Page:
Goose Gap is Washington’s newest American Viticultural Area, according to a news release from the Washington State Wine Commission. The Alcohol and Tobacco Tax and Trade Bureau published the final rule for Goose Gap AVA on July 1, officially defining it as a designated wine grape-growing region.
The Goose Gap AVA contains a total of 8,129 acres, wholly located within the Yakima Valley AVA and the larger Columbia Valley AVA. Goose Gap currently has 1,800 acres of wine grapes split between two commercial vineyards, with 16 varieties planted and the fruit sold to more than 20 wineries.
“The AVA takes its name from a saddle of land known as ‘Goose Gap,’ which was named because it was a flyway for geese between rivers, providing hunters with an exceptional site for hunting,” said Alan Busacca, a former Washington State University soil scientist and geologist involved with the creation of many of the Northwest’s AVAs, including Goose Gap.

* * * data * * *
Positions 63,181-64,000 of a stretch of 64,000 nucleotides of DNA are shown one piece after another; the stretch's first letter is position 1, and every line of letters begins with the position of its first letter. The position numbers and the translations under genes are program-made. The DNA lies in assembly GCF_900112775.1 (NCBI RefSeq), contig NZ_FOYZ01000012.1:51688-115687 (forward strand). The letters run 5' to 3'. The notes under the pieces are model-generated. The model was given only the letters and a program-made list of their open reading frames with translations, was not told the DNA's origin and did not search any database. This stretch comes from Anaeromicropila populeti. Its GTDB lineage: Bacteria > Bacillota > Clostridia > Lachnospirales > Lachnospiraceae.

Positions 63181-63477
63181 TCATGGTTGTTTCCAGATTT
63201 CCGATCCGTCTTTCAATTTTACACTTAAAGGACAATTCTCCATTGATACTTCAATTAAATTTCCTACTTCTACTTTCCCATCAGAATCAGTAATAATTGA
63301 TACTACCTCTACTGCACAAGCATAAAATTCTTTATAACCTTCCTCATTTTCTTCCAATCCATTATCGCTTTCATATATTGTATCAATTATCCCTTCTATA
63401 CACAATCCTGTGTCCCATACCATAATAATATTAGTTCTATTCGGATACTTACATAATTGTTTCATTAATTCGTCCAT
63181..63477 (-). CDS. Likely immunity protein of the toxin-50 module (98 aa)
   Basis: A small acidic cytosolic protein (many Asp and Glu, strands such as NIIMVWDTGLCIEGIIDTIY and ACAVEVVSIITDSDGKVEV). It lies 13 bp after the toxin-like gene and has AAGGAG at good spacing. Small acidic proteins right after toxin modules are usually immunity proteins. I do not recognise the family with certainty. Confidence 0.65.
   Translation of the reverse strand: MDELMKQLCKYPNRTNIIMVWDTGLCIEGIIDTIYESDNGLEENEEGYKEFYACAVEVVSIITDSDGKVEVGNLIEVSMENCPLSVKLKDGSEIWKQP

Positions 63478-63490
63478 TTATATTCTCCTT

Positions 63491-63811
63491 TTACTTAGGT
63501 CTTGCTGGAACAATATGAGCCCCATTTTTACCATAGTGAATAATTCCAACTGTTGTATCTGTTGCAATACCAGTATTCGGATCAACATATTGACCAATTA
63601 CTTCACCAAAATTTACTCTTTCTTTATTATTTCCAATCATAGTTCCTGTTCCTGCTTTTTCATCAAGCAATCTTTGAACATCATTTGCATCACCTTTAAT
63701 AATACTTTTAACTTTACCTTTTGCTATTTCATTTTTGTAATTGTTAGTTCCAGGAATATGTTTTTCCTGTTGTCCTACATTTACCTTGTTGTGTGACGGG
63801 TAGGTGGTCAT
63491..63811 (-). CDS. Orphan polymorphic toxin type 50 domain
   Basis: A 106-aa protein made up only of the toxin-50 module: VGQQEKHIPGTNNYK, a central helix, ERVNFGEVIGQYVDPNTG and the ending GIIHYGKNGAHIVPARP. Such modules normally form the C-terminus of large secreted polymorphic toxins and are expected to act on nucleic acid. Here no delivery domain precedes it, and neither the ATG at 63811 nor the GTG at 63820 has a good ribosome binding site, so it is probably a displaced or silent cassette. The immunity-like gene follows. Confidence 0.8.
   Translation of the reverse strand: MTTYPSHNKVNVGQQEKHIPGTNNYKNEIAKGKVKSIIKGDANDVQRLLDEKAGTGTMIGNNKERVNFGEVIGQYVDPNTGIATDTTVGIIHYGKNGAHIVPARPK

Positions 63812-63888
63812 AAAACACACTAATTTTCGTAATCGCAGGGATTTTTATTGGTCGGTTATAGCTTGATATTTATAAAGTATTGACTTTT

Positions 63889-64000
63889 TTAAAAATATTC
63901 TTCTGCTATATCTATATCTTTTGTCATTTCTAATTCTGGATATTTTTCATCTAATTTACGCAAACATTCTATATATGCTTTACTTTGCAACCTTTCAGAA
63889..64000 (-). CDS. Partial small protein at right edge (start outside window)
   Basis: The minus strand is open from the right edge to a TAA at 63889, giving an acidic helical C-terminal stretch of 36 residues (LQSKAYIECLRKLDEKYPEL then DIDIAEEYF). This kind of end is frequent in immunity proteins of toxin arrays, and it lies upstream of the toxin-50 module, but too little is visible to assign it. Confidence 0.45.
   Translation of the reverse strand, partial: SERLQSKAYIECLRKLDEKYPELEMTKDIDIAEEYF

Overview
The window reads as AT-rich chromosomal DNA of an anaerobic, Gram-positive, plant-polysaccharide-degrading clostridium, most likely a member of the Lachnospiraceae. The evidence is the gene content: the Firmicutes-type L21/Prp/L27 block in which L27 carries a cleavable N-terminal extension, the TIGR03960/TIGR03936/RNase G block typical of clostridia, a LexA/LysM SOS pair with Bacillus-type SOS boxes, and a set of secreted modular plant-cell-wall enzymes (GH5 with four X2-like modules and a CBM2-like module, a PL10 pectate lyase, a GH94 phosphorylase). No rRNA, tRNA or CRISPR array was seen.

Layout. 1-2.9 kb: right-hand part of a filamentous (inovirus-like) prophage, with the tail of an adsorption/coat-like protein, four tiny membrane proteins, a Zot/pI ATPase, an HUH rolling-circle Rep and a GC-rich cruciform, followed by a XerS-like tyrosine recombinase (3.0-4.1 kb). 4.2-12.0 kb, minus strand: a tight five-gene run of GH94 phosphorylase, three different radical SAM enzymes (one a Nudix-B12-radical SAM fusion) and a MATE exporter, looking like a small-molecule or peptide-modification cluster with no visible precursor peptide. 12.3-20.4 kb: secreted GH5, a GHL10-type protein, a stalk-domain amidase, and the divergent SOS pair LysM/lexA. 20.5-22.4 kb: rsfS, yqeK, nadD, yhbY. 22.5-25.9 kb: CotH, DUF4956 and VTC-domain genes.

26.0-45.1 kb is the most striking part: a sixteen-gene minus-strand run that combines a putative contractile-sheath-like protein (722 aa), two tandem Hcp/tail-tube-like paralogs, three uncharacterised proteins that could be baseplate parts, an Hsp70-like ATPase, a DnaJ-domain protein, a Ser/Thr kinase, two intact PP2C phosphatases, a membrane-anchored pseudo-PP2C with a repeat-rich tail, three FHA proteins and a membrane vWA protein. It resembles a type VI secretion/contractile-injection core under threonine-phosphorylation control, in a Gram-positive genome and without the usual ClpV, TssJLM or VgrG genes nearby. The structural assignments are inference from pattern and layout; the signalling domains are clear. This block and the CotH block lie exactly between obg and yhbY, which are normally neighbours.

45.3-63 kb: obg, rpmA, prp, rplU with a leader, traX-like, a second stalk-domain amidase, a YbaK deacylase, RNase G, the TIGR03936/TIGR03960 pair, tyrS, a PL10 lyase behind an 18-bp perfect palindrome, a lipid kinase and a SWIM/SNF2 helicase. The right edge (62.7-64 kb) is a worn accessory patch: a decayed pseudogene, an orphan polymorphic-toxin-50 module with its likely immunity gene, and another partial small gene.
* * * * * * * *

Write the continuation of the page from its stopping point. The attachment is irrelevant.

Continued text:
Some of the defining characteristics of the Goose Gap AVA include its north- to northeast-facing slopes that lead to less solar radiation and later ripening, compared to other area vineyards on south or southwest slopes, and its Warden series soils made up of wind-blown loess over layered or stratified silts and fine sands from the ancient Missoula Floods — all prized for vineyard production, Busacca said in the release.
To qualify as an AVA, a wine grape-growing region must be distinguishable by features such as climate, soil, elevation and physical features.
“Our family started farming in the Columbia Valley in the early 1900s, and we always knew Goose Gap was a special site,” said Bill Monson, president of Goose Ridge Estate Vineyards and Winery, which is currently the only winery located within the AVA. “This area has a unique microclimate. We often watch rain clouds and fog maneuver around Goose Mountain, avoiding the vineyards planted at the top.”
Goose Gap follows the announcements for The Burn of Columbia Valley and White Bluffs AVAs in mid-June and the September 2020 announcements for Royal Slope and Candy Mountain AVAs.
Beginning Aug. 2, wineries may submit a Certificate of Label Approval (COLA) request for a label using Goose Gap AVA as the appellation of origin.
—by Jonelle Mejica